• About 46 per cent personnel frequently experienced situations where government vehicles were not available when they needed them.
  • More than 50 per cent were found to have spent on stationery from their own pockets.
  • The police personnel also reported the absence of basic technological facilities such as computers – only 68% of civil police personnel reported that they always had access to a functional computer at their workplace.

Procedural lapses :

  • The survey highlights the casual attitude of many in the police force towards judicial processes.
  • A majority of police personnel (about three in five) believed that there should be a preliminary investigation done before registering a first investigation report (FIR), no matter how serious the reported crime is.
  • This is in contradiction to a 2013 Supreme Court ruling which made it mandatory for the police to register an FIR if a victim discloses information about a cognisable offence.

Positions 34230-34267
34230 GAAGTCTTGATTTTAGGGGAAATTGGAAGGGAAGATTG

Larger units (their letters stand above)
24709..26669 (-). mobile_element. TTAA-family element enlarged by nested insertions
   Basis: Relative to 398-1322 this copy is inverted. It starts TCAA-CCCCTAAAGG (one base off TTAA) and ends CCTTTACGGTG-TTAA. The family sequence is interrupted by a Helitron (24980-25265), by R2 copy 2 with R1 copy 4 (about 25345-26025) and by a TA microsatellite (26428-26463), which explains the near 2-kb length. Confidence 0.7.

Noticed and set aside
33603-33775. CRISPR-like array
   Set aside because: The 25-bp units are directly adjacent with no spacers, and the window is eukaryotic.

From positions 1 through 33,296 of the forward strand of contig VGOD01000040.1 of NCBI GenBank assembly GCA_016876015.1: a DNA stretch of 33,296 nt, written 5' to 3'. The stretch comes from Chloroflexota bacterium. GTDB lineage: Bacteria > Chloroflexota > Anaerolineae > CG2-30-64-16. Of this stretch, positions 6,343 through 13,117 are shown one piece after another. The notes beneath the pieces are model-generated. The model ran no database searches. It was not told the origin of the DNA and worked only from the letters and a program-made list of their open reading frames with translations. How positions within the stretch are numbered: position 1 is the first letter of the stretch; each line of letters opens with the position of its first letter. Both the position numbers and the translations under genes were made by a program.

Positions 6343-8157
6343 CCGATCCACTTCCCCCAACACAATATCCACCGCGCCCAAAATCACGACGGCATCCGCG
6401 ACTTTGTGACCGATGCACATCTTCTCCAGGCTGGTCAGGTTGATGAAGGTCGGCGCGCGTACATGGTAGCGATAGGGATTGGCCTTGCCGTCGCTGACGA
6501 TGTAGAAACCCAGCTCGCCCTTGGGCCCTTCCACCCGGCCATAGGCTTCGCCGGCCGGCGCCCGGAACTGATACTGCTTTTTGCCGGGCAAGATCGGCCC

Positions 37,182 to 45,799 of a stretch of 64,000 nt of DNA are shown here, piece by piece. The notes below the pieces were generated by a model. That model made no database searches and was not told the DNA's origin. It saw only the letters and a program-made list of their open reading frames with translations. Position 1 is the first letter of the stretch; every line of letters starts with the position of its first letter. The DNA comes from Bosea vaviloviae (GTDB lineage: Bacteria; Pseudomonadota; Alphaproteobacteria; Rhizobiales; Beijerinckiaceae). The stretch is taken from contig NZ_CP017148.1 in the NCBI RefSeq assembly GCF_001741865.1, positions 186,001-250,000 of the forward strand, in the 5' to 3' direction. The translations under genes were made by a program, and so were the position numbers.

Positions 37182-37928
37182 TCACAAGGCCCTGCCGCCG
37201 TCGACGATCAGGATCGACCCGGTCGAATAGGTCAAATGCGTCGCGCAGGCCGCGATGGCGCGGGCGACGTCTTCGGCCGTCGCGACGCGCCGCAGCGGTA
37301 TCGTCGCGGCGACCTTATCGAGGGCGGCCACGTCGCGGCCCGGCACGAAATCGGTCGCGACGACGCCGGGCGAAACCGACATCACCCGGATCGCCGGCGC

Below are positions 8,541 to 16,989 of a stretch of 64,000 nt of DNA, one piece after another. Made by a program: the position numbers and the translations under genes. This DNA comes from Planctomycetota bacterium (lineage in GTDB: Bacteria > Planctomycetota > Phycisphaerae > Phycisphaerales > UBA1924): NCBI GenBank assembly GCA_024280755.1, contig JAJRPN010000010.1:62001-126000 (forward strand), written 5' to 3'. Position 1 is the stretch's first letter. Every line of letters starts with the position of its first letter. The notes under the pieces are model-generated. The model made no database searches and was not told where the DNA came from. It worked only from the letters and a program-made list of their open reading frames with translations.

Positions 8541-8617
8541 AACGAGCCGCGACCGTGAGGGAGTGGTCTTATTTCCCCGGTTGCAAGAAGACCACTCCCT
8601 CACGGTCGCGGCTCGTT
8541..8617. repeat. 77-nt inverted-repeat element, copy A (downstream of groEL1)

• “Contributing significantly to the police’s failure in developing a people-friendly image is its inability to perform one of its core functions—register crimes,” the report states.

Rule of law ?

  • Every third police personnel surveyed agreed with the statement that for minor offences, a minor punishment handed down to the accused by the police was better than a legal trial.
  • About 20% personnel agreed with the statement that killing dangerous criminals was better than a legal trail.
  • A three-fourths majority believed it was alright for the police to adopt a violent attitude towards criminals
  • A greater proportion of personnel considered it justifiable to beat criminals for extracting confessions while investigating serious cases.  1

Representation :

  • The study also found a decline in the total strength of women in the police from 11.4 per cent in 2007 to 10.2 per cent in 2016.
  • None of the states have been able to meet the 33 per cent benchmark set out by the MHA, with Tamil Nadu having the highest representation of women at 12.9 per cent in 2016